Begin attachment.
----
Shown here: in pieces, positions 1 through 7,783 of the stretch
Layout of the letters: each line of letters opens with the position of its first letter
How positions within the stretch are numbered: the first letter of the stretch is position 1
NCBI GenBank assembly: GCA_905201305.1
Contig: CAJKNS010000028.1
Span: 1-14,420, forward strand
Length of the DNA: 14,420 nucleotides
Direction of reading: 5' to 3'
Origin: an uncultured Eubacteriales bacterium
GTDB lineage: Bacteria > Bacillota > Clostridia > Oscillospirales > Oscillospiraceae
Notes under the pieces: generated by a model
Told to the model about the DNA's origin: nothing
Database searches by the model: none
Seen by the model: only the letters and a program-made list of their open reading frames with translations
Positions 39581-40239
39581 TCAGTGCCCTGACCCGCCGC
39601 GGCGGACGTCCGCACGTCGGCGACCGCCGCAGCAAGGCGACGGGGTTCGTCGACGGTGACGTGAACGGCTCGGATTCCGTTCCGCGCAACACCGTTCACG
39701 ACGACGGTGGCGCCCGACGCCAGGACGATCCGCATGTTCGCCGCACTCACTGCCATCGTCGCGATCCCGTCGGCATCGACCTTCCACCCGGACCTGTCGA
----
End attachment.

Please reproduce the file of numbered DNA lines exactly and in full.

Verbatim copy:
Shown here: in pieces, positions 1 through 7,783 of the stretch
Layout of the letters: each line of letters opens with the position of its first letter
How positions within the stretch are numbered: the first letter of the stretch is position 1
NCBI GenBank assembly: GCA_905201305.1
Contig: CAJKNS010000028.1
Span: 1-14,420, forward strand
Length of the DNA: 14,420 nucleotides
Direction of reading: 5' to 3'
Origin: an uncultured Eubacteriales bacterium
GTDB lineage: Bacteria > Bacillota > Clostridia > Oscillospirales > Oscillospiraceae
Notes under the pieces: generated by a model
Told to the model about the DNA's origin: nothing
Database searches by the model: none
Seen by the model: only the letters and a program-made list of their open reading frames with translations
Positions 39581-40239
39581 TCAGTGCCCTGACCCGCCGC
39601 GGCGGACGTCCGCACGTCGGCGACCGCCGCAGCAAGGCGACGGGGTTCGTCGACGGTGACGTGAACGGCTCGGATTCCGTTCCGCGCAACACCGTTCACG
39701 ACGACGGTGGCGCCCGACGCCAGGACGATCCGCATGTTCGCCGCACTCACTGCCATCGTCGCGATCCCGTCGGCATCGACCTTCCACCCGGACCTGTCGA